Harder seeds, such as safflower, require more force and a large, powerful screw device known as an expeller is used to crush the plant material, which may be passed through the expeller more than once. The crushed shells, etc are removed from the oil by a succession of filters, the last of which is made of paper. The oil obtained is usually clear (avocado is an exception as it is usually cloudy, especially in cold conditions) and has its taste and nutritional properties intact.
Macerated Oils - Macerated oils have additional properties to all the vegetable oils described because of the way they are produced. Particular parts of certain plants are chopped up and added to a selected carrier oil (usually sunflower or olive) and the mix is agitated gently for some time before placing in strong sunlight for several days. All of the oil-soluble compounds present in the plant material (including the essential oil chemicals) are transferred to the carrier oil, which consequently contains extra therapeutic properties. The macerated mixture is then filtered carefully to remove all the added plant material.
Organic Vegetable Oils - Strictly speaking, organic oils can only be produced from organically grown plant material using approved processes. The rules for organic processing generally exclude the use of chemicals, and a truly organic fixed oil is obtained only from plants which are both organically grown and organically processed.
Vegetable Oils - Vegetable oils constitute the bulk of the mix used to perform an aromatherapy massage. There function is to carry or act as a vehicle for administering the essential oils to the body, hence the term carrier oil. They also act as a lubricant, making it possible to carry out massage movements. All carrier oils are emollient, to a greater or lesser degree.
Basic Vegetable Oils - Sweet almond, apricot kernel, grapeseed, peach kernel and sunflower are among the most common carrier oils, and can be used with or without essential oils for a straightfoward body massage. They are generally pale in colour, not too thick and have very little smell.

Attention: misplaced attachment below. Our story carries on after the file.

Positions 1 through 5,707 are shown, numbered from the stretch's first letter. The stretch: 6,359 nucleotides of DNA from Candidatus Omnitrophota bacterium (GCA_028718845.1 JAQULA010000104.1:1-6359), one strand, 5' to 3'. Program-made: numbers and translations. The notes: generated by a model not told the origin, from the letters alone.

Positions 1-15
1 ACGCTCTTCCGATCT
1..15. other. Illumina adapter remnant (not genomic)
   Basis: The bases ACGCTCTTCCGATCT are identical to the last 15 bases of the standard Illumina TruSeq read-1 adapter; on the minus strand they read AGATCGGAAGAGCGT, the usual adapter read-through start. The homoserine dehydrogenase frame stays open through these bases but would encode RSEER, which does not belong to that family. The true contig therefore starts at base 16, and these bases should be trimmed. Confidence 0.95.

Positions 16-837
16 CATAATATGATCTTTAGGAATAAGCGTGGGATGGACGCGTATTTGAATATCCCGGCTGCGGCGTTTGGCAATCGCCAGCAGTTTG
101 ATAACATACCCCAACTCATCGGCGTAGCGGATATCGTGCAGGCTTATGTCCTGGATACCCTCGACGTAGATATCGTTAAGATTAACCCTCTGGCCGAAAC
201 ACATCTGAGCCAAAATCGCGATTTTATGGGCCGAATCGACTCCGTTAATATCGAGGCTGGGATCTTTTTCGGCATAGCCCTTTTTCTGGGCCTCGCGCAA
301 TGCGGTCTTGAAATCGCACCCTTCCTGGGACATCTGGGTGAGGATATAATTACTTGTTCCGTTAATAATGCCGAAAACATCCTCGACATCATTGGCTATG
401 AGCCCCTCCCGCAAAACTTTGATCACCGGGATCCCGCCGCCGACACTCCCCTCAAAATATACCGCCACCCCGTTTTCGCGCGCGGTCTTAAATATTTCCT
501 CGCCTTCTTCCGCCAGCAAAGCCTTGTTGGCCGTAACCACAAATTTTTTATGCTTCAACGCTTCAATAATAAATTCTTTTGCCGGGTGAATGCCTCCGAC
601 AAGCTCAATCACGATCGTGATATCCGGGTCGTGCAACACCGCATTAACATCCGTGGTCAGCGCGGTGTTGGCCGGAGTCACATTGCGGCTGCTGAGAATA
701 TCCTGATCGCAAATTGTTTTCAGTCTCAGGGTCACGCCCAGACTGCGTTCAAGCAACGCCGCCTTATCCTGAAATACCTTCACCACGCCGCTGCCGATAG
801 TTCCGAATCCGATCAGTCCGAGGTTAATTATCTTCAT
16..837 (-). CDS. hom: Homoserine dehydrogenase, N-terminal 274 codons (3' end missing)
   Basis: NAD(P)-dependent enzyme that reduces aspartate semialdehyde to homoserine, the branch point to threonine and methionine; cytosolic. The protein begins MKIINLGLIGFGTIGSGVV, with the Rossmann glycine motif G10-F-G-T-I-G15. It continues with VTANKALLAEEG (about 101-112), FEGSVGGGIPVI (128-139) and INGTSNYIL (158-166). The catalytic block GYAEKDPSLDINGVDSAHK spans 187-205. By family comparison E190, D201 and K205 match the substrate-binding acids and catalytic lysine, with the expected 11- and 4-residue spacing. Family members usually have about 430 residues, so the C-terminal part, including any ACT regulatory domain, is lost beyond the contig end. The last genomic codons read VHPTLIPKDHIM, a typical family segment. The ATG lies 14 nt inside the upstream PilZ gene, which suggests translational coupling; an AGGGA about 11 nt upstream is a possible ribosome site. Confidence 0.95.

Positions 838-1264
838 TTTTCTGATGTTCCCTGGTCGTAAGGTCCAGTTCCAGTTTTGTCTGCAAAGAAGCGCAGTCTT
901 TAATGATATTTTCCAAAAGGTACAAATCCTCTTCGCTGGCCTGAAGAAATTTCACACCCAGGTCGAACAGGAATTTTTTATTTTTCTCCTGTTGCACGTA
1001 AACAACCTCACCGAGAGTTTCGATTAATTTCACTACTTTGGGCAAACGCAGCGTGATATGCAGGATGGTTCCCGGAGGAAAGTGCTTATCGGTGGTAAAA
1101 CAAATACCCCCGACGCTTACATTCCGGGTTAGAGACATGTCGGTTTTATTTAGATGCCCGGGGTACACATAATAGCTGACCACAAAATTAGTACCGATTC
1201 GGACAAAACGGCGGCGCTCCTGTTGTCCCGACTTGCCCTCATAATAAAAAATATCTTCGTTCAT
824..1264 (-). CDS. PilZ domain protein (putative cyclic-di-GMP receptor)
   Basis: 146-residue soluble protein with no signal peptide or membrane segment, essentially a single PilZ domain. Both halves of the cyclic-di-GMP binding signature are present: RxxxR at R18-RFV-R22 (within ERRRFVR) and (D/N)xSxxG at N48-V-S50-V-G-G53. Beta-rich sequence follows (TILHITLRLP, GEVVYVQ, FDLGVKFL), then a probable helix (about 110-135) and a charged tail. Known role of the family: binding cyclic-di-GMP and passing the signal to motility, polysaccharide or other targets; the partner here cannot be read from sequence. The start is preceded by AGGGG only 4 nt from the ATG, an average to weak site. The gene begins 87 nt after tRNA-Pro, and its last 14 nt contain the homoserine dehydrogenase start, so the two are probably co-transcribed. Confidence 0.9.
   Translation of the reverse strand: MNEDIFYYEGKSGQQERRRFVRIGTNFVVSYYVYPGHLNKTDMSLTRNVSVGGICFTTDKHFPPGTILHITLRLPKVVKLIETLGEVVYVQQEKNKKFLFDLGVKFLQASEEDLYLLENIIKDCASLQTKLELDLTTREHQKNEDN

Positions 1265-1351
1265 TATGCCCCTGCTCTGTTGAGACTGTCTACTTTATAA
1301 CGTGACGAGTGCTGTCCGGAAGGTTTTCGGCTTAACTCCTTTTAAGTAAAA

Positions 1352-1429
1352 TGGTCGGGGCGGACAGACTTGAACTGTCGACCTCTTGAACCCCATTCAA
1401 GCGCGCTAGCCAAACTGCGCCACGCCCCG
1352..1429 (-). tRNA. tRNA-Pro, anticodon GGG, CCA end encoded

Special Vegetable Oils - Certain vegetable oils tend to be more viscous and heavier than basic ones, and can be rather expensive. These include avocado, olive, sesame, rose hip and wheatgerm. The really rich oils such as avocado and wheatgerm are seldom, if ever used on their own. It is more usual to add 10-25% of these two to 75-90% of a basic carrier oil.
Massage Carrier Oils
For massage with essential oils use a carrier oil made specifically for that use. These are all extracted by cold-pressing, ie they are put under high pressure in their natural, raw state when first harvested to squeeze out the oil, and neither heat nor steam is used in the process. This retains the nutrients in the oils ( the proteins, minerals, vitamins, etc) that allow them to be readily absorbed by the skin. Virtually any vegetable oil can be used as a carrier, but anything other than a specific massage carrier will have several drawbacks. All will be too heavy to be easily absorbed by the skin, and most are not cold-pressed and will often contain additives, flavorings or colouring. Ordinary vegetable oils have little or no therapeutic value in themselves, whereas massage carriers will have their own benefits. Baby oils and other mineral oils are not suitable for aromatherapy massage as they are specifically made to lie on the surface of the skin and will not be absorbed.
There are several different massage carrier oils produced, but we have detailed here the most often used carrier oils:
- Sweet Almond
- Peach Kernel
- Evening Primrose
Carrier Oils Storage Information
All oils, essential and carrier, have a limited 'shelf life' and over time will degenerate by oxidisation and become rancid. Adding Wheatgerm to any blend will extend its life, and a blend with essential oils will keep for longer than the carrier alone. The best method is to mix only as much as you will use for one treatment.